JESSICA HORTON Staff Writer

With a roar of the engines, in a cloud of dirt and smoke, tractors take off from the start line like drag racers.

They pull massive sleds that are heavy enough to bring the tractors’ front tires off the ground as they race down the 350-foot track.

Three years ago, truck and tractor pulls for anything but antique tractors were all but unheard of in this area.

“There were a couple of groups who were doing pulls around here,” said David Templeton, president of the Texas Truck and Tractor Pullers Association (TTTPA), “but they weren’t very often and cost so much. We really wanted to give guys around here another option.”

In the beginning, Sandy Land Tractor Pullers Association from West Texas and Outlaw Truck and Tractor Pullers Association from Missouri were the only two associations close to Erath County. The Outlaw Association would come around three times a year to put on shows in the area, and the Sandy Land Association allowed pullers from Erath County to go with them to shows and pulls, but Erath County remained without an association of its own.

“We wanted to have more affordable classes,” Templeton said, “and we wanted to have more throughout the year, too.”

With that in mind, a group of four men with three tractors and a pro stock truck formed the TTTPA in about the third week of January and the phenomenon began.

From those three tractors owned by Roger Armstrong, Jason Glueck, and Clint Sparks; and the truck owned by Brady Riley, TTTPA has grown into a chartered, non-profit organization that consists of eight to 10 limited modified tractors, 12 to 14 economy class tractors, and six to eight pickups with 22 chartered members.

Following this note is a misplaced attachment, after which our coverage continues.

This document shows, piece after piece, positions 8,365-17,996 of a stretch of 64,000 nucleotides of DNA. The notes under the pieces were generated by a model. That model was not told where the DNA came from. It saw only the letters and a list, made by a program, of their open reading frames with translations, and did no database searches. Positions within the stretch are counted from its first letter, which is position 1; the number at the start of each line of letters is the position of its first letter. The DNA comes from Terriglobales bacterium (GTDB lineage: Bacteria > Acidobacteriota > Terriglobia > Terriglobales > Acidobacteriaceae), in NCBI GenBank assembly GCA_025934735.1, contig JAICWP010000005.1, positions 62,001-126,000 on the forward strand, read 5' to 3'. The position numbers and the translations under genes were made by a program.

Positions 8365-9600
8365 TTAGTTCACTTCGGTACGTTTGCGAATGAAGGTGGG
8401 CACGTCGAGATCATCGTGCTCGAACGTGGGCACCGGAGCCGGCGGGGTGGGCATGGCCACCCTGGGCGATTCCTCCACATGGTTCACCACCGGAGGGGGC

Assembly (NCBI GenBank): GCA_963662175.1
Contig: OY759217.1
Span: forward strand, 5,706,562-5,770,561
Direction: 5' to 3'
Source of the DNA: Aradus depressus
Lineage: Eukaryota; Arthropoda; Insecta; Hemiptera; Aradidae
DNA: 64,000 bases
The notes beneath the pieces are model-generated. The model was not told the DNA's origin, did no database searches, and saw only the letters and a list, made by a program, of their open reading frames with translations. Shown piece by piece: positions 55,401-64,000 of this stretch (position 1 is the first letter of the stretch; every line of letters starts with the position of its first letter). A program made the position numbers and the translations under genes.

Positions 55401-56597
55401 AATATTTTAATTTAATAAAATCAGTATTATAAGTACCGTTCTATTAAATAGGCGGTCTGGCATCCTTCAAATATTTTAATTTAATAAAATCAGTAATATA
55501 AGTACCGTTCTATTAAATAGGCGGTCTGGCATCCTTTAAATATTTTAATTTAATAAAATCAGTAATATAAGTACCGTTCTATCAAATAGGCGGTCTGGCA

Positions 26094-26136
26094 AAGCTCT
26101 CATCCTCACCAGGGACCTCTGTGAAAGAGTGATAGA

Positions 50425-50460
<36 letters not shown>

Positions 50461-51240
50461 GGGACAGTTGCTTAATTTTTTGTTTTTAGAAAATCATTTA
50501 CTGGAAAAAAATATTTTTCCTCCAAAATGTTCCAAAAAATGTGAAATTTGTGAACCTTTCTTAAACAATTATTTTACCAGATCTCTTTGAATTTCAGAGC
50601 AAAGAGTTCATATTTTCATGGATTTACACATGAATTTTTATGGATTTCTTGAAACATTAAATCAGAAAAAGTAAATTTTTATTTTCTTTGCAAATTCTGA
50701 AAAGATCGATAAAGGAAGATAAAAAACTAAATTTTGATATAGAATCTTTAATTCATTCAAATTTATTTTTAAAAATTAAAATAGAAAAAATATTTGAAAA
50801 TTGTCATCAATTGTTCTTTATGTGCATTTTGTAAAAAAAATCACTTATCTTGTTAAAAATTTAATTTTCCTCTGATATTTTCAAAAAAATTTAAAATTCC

The trucks and tractors pull a sled, which gradually gets heavier as the vehicles travel down the track. The TTTPA’s sled operator is George Anderson. “You want to make sure you have a good sled operator,” said Pete Riola, TTTPA member, “if it’s too heavy, you can’t get very far down the track, and if it’s too light the trucks and tractors just speed down the track. With a good operator, the association puts on a better show. George is great.”

There are several differences in the classes of tractors. The limited modified tractors have a small block engine and a regular tractor transmission. They also are limited in tire size to a maximum of 18 feet 4 inches. The limited modified tractors look more like their drag racing car counterparts with the covers taken off the front end of the tractors so the engines are more visible giving them the sleek appearance. The economy class tractors have a bigger engine than the limited modified tractors, and they can have an automatic transmission. The tires can be larger than the limited modified tractors with a maximum of 24 feet. The economy class tractors look more like the tractors used for every day farm work. Another class that has the work tractor look to them is the hot farm diesel class. These tractors are like the economy class but they are diesel fueled instead of gasoline.

There are pickup trucks that pull as well. These trucks are divided into three classes, which are Pro Stock Pickups, Diesel Pickups, and Gas Pickups.

On Sept. 1, the TTTPA is bringing the excitement to Erath County with an official pull at the Erath County Livestock Association Arena. From 5:30 to 6:30 p.m., the TTTPA is sponsoring a pit party where the community can come out and meet the drivers. The U.S. Army Reserve will be at the pull with a rock-climbing wall, and there will be a concession stand for refreshments. Admission to the pit party and the pull is $5 per person, and the pull will kick off at 7:30 p.m. with the singing of the National Anthem.

For those interested in entering a truck or tractor, entry fee is $30 per hook, which includes three pit passes. Pay out classes are Limited Modified 5200, Econo Rod 6200, Open 5700, Open 6800, Hot Farm Diesel, Pro Stock Pickup, Diesel Pickup, and Gas Pickup. For more information, contact Jason Glueck at (254) 485-4282 or Pete Riola at (254) 968-2587.

“I haven’t seen this much interest in a long time,” said Templeton, “We’re hoping to get even more of the community out and excited about this.”